I was driving my daughter to school the other day. She’s 17 and getting ready to graduate high school. She is aware of sexual assaults on college campuses – hell, just watch The Hunting Ground to see how bad it can get. As much as she knows about the topic, as much as we’ve talked about violence against women elsewhere in the world, she was unprepared for the story of Jyoti Singh, a twenty-three year old medical student in Delhi in 2012. When I told her what happened to Singh, my daughter burst into tears as anyone would upon hearing the story. She was angry at me for ruining her day. But I told her – and I don’t even know if I’m right about this – that hearing her story is the least we can do. It’s the least we can do so that she did not die for nothing. The brutal attack against her is made softer in news stories of the incident. They say she was “disemboweled” instead of: “the asshole reached up inside her and pulled out her intestines so that no doctor could even figure out what was gone or what to put back together.” With nothing to be done, Singh died in the hospital a few days after her attack. At least she was able to say goodbye to her parents. Continue reading…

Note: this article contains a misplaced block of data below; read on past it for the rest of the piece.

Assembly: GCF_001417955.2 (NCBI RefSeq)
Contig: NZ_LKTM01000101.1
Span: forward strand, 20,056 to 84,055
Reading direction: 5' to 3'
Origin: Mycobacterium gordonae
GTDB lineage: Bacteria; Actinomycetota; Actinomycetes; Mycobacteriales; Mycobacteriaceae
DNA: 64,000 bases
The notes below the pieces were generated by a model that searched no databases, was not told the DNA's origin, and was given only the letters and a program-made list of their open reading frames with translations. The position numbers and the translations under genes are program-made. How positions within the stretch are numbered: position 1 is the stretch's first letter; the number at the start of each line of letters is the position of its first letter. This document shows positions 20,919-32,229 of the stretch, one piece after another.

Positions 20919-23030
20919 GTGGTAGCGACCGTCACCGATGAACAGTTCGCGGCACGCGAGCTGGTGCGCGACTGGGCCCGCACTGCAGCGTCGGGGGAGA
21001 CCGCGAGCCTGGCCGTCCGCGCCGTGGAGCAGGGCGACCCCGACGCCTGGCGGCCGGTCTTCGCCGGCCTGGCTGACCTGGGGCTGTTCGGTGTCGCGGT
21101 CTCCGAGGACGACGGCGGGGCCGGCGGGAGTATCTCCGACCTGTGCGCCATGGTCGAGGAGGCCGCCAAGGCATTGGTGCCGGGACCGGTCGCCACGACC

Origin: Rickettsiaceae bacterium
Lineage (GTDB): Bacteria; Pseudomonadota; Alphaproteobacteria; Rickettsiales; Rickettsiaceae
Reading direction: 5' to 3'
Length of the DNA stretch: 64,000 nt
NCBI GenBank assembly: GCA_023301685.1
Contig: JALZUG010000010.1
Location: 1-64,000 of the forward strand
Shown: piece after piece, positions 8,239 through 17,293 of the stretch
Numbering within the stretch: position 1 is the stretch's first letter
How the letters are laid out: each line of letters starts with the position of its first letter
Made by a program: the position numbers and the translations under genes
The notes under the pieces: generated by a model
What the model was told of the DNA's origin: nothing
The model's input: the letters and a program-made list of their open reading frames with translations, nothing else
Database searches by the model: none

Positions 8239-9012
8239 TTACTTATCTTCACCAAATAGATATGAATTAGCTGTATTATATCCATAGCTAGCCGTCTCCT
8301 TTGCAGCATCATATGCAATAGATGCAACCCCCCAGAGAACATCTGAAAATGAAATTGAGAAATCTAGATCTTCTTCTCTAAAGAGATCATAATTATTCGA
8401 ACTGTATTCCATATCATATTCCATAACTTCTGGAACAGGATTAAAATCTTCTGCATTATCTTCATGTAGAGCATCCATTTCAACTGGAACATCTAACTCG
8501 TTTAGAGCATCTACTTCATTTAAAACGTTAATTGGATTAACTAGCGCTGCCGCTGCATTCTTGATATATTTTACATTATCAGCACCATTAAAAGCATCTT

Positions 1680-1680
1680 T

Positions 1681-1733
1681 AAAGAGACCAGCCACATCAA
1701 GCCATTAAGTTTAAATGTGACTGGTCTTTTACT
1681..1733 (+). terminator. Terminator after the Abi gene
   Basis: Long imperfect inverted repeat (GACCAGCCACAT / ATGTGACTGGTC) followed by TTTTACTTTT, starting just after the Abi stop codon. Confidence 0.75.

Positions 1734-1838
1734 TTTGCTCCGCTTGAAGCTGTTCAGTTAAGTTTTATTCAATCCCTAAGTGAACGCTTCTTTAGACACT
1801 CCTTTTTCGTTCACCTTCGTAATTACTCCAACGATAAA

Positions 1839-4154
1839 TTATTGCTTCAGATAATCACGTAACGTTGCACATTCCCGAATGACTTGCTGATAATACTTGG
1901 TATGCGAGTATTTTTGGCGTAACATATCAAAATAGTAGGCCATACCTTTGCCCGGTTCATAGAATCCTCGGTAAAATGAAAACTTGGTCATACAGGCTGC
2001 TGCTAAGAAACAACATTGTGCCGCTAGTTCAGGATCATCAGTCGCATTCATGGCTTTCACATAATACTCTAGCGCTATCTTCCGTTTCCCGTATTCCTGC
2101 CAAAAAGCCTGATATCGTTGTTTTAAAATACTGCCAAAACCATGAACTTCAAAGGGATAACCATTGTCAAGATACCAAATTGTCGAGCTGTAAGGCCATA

It all started with one movie. The Blackfish documentary blew the lid off of SeaWorld’s treatment of Orcas, creatures we know have deep family bonds and high intelligence, yet have been taken from the wild and turned into entertainment for unworthy humans. Public pressure from high profile celebrities and hundreds of thousands of activists has forced SeaWorld to face up to what they’ve done in the name of high profit. They’ve been forced to end their breeding program and now have announced they will stop making these wondrous creatures “perform” for the masses. They will now show their whales in a “more natural” setting. It’s a hell of a start. They won’t be able to take whales from the wild, and they can’t breed them, so all they have remaining are these poor whales who will have to live out their miserable lives in semi-peace. If it were me I would turn SeaWorld into a sanctuary for abused whales worldwide and turn my company into one that helps free other Orcas from captivity around the world. No, they can’t just let them loose in the wild but they could find a way to help them rehab back into the wild. Hopefully they will.